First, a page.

The voter samples for this study were drawn from lists of all registered voters in Arizona, New Mexico, Colorado, and Utah. Sampling and mailing procedures were conducted in two waves--first in Arizona and New Mexico and later in Colorado and Utah. Sample size varied from state to state, as voters were selected on the basis of state senatorial districts. There are thirty such districts in Arizona, forty-two in New Mexico, thirty- five in Colorado, and twenty-nine in Utah. Fifty voters per district were chosen, using a stratified random selection process by which voters were selected in proportion to the registration of Democrats, Republicans, and Independents in each district. Spanish language copies of the questionnaire were included in the mailing to respondents with Spanish surnames in Arizona and New Mexico.
We attempted to interview the total populations of senators in all four states. In Arizona, data were obtained from 28 of the 30 senators, while in New Mexico 36 of the 42 senators participated in the study. In Colorado 28 of the 35 senators were interviewed and in Utah 26 of the 29 senators participated. Senators were given a self-administered questionnaire similar to that given the voters in their states. In addition, subsequent oral interviews were conducted to allow legislators to expand their answers as well as cover new topics. Copies of all of these questionnaires follow. Some changes (additions and deletions) were made in the interview schedules between the two waves of the survey.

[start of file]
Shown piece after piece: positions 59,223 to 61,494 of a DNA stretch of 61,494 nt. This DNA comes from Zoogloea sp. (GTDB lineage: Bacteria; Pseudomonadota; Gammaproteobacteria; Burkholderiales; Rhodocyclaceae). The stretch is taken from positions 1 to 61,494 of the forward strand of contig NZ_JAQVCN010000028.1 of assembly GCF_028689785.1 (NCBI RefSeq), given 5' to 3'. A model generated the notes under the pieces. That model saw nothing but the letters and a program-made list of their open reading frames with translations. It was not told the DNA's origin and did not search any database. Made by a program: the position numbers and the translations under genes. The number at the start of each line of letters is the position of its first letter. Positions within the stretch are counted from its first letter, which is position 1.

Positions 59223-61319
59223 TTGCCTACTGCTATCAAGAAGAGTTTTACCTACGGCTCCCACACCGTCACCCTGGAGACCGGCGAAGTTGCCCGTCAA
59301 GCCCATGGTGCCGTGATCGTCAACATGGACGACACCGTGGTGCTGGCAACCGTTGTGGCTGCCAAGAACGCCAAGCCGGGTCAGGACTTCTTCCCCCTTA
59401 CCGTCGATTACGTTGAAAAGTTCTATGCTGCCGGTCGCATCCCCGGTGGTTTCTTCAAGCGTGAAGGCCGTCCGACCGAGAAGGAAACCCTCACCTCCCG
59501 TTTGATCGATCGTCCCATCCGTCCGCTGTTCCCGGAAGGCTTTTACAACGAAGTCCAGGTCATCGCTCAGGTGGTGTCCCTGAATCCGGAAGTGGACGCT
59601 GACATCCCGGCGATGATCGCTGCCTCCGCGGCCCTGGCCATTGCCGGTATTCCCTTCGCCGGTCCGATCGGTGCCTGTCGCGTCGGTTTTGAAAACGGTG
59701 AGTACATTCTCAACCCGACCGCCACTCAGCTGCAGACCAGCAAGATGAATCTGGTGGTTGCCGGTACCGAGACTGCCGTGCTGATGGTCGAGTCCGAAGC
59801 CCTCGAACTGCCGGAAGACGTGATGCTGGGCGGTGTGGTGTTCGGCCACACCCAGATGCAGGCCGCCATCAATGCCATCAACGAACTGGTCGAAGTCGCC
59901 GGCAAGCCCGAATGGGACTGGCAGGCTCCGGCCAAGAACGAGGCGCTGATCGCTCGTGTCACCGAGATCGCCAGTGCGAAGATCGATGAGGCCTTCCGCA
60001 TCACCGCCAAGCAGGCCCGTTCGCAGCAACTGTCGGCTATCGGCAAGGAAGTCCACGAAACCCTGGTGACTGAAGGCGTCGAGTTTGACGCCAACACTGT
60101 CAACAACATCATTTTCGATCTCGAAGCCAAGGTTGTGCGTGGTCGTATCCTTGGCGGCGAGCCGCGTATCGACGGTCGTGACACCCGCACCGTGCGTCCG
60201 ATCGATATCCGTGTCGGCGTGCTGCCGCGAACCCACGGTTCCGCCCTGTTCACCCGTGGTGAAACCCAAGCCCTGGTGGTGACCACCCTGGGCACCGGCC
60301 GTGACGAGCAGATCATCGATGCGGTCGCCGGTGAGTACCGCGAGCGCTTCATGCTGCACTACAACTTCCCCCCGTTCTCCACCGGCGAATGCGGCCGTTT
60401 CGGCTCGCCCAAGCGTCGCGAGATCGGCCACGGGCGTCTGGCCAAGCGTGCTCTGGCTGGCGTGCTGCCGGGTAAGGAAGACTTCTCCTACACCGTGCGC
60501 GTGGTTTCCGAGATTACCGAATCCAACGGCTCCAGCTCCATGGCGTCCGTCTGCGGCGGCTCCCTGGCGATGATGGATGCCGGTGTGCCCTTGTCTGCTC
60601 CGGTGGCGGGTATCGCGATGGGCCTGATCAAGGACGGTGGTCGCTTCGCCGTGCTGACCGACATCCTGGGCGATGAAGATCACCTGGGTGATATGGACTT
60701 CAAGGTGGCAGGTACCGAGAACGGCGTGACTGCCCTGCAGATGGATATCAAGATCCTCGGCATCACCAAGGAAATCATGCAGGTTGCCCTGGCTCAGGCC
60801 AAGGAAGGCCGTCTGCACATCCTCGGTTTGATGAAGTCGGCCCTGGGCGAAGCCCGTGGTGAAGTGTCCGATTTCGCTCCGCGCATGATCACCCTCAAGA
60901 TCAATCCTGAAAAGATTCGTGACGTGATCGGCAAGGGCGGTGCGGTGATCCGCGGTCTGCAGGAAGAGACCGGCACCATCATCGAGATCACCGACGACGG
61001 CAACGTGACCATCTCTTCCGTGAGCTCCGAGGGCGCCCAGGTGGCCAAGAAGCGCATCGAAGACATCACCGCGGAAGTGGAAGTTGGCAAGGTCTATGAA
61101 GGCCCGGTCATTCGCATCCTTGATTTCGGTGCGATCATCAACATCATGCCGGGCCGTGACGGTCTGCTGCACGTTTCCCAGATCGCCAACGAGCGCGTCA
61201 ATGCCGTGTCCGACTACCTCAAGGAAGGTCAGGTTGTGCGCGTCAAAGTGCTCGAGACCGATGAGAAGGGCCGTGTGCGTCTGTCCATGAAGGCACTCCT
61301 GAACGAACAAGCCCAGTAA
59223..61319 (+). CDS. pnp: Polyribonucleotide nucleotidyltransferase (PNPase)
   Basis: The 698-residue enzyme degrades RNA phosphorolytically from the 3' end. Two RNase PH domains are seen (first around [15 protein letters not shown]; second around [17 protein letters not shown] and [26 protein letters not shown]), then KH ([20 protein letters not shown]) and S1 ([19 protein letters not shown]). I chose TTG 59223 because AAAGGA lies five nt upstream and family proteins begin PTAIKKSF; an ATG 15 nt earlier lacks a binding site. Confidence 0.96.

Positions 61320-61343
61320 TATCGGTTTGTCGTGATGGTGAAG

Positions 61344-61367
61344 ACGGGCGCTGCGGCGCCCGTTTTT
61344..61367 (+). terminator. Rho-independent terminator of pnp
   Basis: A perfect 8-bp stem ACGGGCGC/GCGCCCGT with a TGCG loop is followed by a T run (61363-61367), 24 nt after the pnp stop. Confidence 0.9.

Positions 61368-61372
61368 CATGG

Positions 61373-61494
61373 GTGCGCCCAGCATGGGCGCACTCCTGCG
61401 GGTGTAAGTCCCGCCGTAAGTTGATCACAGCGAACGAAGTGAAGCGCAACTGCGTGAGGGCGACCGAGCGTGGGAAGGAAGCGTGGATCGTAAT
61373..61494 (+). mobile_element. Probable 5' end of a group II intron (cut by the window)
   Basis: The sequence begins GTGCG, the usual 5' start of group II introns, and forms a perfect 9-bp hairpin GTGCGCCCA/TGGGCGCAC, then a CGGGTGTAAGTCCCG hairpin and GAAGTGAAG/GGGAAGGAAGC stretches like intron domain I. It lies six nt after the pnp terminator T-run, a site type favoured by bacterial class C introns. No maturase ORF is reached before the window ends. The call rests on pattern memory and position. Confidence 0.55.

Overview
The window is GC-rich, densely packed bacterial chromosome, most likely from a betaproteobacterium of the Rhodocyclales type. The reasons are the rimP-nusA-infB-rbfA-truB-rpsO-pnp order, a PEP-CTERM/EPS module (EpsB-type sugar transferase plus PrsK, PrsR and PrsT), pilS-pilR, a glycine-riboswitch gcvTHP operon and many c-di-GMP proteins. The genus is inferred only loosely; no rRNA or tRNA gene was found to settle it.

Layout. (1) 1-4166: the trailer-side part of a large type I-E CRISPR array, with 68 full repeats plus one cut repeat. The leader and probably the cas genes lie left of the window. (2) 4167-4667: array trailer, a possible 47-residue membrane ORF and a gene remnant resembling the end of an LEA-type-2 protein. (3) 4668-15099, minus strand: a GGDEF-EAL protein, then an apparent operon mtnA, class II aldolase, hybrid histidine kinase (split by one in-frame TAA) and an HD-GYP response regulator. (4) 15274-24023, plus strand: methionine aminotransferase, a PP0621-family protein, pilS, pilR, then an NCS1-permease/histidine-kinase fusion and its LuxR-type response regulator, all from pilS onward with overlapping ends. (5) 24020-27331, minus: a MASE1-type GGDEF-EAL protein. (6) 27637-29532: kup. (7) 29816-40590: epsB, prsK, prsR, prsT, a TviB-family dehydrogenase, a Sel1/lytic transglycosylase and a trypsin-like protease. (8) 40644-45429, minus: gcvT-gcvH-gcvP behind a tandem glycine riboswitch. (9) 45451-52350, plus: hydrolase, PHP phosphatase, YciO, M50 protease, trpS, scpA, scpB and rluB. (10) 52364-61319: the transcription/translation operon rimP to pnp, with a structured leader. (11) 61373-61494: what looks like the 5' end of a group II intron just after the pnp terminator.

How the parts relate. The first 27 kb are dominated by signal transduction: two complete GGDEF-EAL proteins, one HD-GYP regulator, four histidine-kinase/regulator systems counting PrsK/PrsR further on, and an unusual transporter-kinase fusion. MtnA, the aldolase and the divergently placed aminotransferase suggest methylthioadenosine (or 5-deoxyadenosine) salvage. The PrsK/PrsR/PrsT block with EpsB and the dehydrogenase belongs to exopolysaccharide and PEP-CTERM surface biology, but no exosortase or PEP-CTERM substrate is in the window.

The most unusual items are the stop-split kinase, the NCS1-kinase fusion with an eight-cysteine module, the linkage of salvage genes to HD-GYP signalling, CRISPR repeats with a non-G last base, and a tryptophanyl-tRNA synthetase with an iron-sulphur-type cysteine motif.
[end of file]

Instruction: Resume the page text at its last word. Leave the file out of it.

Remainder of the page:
For the voter samples a mailing procedure similar to that described by Don A. Dillman ( "Increasing Mail Questionnaire Response in Large Samples of the General Public", Public Opinion Quarterly vol. 36 ( 1972) pp. 254-257) was employed. Mailings were highly personalized and involved four major steps. In the first step, a first class letter addressed to the sampled voter, a questionnaire, and return envelope were sent out. One week later this was followed by a reminder postcard to all potential